“A lot of people complain about yesterday. We have no power to change yesterday. But this very day, 30 years later, is what we can control and decide. Change yourself, take baby steps, and stay determined for ten years. ”

 

2. Mark Chang, Jobstreet

“I know only of the ‘kerbau’ (buffalo) way, that is, to work hard and wait for the rain.”

 

3. Firdhaus Akber, Streetdirectory

“Why so be concerned about failure? If you fall down pick yourself up and try again. Just keep trying, there’s no one who will fail forever.”

 

4. Patrick Linden, Dealguru Holdings

“It is important for entrepreneurs to stay firm to what they believe in.”

 

5. Terry Gou, Foxconn

“I never think I am successful. If I am successful, then I should be retired.”

 

6. Le Hong Minh, VNG

“You need to love your work, and work hard at it.. Constantly ask yourself, what is the most important thing to you right now?”

 

7. Sachin and Binny Bansal, Flipkart

“The core of any business is to earn money. You have not done your job well until you find a stranger who is willing to open his/her wallet to give you money for the services/products that you are offering.”

 

8. Manuel V. Pangilinan, PLDT

“The abiding lesson is that enduring long-term wealth, especially for self-made people, really comes from doing the right thing – no shortcuts, no corruption – and earning it the right way.”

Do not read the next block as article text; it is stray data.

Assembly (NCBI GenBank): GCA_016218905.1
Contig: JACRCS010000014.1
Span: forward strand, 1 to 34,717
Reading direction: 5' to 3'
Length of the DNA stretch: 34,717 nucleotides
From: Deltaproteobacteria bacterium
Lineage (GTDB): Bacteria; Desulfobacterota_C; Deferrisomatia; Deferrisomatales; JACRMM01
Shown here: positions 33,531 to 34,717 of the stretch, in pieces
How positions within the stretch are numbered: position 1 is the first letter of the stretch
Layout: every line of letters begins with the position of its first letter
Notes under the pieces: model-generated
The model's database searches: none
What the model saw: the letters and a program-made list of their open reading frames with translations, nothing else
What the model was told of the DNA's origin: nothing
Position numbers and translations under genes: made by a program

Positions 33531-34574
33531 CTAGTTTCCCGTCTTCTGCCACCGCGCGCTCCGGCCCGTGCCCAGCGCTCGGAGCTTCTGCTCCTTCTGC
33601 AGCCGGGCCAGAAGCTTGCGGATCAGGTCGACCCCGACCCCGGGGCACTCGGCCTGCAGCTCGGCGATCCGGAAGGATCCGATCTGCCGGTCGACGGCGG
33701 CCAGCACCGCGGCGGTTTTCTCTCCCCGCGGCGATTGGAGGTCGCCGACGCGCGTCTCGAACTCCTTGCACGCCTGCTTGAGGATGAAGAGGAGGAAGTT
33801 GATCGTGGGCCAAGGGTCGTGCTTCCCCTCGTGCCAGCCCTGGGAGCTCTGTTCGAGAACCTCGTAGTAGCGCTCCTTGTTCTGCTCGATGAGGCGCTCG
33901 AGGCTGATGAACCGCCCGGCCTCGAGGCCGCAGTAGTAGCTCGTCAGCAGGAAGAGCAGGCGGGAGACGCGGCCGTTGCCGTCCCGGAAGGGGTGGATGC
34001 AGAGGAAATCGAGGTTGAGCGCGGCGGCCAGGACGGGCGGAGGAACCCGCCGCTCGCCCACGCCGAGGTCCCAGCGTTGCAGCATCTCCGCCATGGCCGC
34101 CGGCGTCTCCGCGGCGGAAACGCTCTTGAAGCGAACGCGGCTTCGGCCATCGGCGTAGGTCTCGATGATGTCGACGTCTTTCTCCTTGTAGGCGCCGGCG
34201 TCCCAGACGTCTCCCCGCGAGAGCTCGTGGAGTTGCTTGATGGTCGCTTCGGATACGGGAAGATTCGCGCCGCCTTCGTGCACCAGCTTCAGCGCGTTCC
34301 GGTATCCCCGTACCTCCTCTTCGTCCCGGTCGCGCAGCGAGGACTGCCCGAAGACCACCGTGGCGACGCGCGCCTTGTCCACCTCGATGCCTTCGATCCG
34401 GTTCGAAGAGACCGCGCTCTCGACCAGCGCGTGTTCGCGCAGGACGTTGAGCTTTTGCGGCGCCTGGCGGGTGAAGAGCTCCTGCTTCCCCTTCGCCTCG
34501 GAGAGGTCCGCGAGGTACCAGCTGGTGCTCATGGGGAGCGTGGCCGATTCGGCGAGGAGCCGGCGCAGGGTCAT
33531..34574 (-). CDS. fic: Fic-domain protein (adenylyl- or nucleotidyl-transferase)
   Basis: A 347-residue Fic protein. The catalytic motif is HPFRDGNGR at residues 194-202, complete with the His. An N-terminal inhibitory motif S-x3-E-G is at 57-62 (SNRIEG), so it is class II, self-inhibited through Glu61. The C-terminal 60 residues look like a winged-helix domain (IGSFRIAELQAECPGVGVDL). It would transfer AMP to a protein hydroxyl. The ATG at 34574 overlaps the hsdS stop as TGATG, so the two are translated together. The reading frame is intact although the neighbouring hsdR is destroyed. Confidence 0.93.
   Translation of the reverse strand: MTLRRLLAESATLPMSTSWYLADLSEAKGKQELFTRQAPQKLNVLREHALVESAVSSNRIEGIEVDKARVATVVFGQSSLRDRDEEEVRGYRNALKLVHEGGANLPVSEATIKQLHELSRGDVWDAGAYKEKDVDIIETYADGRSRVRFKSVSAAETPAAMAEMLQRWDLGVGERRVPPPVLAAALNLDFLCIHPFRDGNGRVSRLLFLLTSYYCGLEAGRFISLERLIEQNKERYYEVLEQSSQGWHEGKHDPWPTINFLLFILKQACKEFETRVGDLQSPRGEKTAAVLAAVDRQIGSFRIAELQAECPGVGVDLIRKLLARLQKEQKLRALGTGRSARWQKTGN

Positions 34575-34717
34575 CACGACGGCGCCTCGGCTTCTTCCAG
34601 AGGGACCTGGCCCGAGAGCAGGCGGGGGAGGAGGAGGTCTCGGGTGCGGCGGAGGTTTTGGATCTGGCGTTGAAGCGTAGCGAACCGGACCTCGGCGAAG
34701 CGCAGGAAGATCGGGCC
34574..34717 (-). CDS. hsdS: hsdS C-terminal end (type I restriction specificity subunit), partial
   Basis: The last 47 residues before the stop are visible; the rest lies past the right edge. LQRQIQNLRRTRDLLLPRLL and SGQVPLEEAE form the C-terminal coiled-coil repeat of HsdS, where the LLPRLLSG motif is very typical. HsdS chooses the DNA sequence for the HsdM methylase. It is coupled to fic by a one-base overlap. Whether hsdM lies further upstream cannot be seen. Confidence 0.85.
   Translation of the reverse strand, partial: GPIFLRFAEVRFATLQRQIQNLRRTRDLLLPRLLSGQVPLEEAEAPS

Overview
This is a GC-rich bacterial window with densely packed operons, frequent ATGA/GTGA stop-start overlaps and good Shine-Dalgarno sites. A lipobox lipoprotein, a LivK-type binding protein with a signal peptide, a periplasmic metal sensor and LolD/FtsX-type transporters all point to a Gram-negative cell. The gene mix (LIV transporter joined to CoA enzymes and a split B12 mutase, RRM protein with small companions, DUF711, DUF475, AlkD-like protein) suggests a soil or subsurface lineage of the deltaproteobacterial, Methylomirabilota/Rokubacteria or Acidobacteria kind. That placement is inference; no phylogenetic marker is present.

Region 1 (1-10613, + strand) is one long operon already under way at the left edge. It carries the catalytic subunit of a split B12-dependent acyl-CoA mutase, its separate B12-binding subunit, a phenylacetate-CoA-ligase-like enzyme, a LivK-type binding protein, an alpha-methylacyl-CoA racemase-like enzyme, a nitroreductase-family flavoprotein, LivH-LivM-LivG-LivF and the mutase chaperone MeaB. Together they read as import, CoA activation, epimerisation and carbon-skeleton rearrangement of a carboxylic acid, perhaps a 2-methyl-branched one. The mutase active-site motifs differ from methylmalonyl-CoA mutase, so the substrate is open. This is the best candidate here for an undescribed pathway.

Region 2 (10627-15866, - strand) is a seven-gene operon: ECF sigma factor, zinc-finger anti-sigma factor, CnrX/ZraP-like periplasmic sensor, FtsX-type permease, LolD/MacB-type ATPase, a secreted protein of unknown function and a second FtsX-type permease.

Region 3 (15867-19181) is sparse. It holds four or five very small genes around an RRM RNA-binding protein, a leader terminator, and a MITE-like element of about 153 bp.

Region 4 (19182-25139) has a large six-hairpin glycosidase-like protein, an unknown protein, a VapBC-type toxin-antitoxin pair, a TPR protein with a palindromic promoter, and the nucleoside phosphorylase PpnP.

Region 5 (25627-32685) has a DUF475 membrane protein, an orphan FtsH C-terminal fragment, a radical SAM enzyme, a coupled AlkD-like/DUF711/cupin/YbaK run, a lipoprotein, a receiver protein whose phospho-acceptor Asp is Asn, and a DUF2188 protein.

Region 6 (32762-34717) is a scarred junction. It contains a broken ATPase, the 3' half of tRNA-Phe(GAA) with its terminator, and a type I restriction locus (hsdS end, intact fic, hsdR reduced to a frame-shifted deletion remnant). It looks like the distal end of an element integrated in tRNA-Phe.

9. Masayoshi Son, Softbank

“Do not be bound by this age; aim to create a new age that will delight people throughout the world.”

 

10. Yoshikazu Tanaka, GREE

“I think the number one advice I can give is – you just have to start it. Just get your feet in the water and do it. I learned a lot from just trying it out.”

 

 

Reference: Coordinates for entrepreneurs (http://ofleadership.com/coordinates-for-entrepreneurs)

Startups: Billionaries Club

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Stich was just acquired by Amazon for close to a billion dollar.

Last year, Tumblr was sold to Yahoo for a billion and the year before that Instagram was acquired by Facebook for a billion dollars.

Uber has also recently blown up, and there are many other startups well along its way to be the next Tech Titan.

 

What are some of the most promising startups to be the next Facebook?

 

1. Snapchat (https://www.snapchat.com)